Washington hospital chain will return up to $13.4 million to patients who should have received financial assistance

An investigation by the Washington AG’s office found that the hospital chain failed to notify low-income patients that they were eligible for financial assistance.

SEATTLE — A Washington hospital chain will refund up to $13.4 million to patients who qualified or could have qualified for financial assistance but were billed without notice .

Under Washington state law, patients who meet certain income requirements are eligible to receive financial assistance for their medical bills, and it is the health care facility’s responsibility to notify them. them about their eligibility. Health care company PeaceHealth, which operates five hospitals in Western Washington, is accused of violating those laws in thousands of cases.

PeaceHealth operates five hospitals in western Washington, including St. Joseph in Bellingham, Peace Island Medical Center in Friday Harbor, St. John’s Hospital in Longview, United General Health Center in Sedro-Woolley and Southwestern Medical Center in Vancouver.

An investigation by the Washington State Attorney General’s Office found that PeaceHealth failed to notify patients it knew were potentially eligible for financial assistance and failed to screen other patients for eligibility. conditions or not. The investigation found that PeaceHealth collected payments from more than 15,000 Washington residents who qualified or were potentially eligible for assistance.

PeaceHealth will reimburse approximately $4.2 million directly, including interest, to more than 4,500 patients. The healthcare company will begin a claims process to determine eligibility for an additional 11,000 patients and may ultimately reimburse an additional $9.2 million. The second group of patients will receive a form in the mail that they can return to the hospital, which will then determine whether they qualify for a refund.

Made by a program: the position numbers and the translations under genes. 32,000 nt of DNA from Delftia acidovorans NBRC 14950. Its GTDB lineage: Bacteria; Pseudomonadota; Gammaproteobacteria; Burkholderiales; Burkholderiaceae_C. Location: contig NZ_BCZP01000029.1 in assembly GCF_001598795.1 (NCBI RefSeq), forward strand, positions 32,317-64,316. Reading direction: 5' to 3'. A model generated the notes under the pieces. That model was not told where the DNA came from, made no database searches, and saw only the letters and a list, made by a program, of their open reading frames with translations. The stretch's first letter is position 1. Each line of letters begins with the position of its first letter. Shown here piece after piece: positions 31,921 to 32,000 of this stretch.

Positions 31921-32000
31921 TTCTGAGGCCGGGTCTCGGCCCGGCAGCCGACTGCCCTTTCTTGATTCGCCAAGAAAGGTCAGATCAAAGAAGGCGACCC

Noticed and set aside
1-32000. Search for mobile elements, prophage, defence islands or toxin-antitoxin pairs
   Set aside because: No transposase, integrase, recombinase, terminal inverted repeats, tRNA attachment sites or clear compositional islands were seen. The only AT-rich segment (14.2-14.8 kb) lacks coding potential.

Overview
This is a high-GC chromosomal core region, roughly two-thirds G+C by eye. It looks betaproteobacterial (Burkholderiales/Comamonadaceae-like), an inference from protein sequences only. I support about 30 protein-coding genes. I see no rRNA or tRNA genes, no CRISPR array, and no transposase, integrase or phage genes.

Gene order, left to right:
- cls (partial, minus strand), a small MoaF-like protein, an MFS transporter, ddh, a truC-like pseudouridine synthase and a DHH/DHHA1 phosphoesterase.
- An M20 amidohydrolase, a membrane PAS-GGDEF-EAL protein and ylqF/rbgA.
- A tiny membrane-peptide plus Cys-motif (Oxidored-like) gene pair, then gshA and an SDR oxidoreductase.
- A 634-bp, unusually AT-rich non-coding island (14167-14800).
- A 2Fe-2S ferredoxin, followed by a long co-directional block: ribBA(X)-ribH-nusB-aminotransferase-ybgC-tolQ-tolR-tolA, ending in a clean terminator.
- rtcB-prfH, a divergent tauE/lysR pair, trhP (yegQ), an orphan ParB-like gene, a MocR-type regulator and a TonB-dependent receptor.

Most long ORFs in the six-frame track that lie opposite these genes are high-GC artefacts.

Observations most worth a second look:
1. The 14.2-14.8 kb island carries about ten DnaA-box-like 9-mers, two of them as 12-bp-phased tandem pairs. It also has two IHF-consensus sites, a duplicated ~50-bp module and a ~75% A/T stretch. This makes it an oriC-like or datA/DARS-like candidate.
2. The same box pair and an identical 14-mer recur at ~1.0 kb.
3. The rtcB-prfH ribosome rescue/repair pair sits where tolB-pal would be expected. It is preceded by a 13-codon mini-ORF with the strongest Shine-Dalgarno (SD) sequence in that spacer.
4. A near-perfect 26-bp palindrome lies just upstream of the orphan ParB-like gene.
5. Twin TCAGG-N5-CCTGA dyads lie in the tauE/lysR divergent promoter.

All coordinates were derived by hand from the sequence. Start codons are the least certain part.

The company will pay $2 million to the Washington AG’s office to cover the costs of the lengthy investigation that began in 2020 and fund similar work in the future.

Previous charity care lawsuits were brought by the AG’s office

The AG’s Office has filed three other lawsuits against Washington health care companies for similar violations of charity care laws.

In February 2022, Attorney General Bob Ferguson filed a consumer protection lawsuit against five Swedish hospitals and nine Providence-affiliated health care facilities for failing to ensure Washington residents had income receive the discounts they deserve. Hospitals were accused of aggressively collecting payments from patients who qualified for financial assistance. That case will be heard in February 2024.

In a 2017 lawsuit, Ferguson received $41 million in debt relief and $1.8 million in refunds to thousands of patients who did not receive financial assistance at eight different hospitals.

Capital Medical Center in Olympia was sued over its charity care practices in 2017. The hospital refunded $250,000 and more than $131,000 in debt relief.

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Edmuns DeMars

Edmund DeMarche is a USTimesPost U.S. News Reporter based in London. His focus is on U.S. politics and the environment. He has covered climate change extensively, as well as healthcare and crime. Edmund DeMarche joined USTimesPost in 2023 from the Daily Express and previously worked for Chemist and Druggist and the Jewish Chronicle. He is a graduate of Cambridge University. Languages: English. You can get in touch with me by emailing edmund@ustimespost.com.

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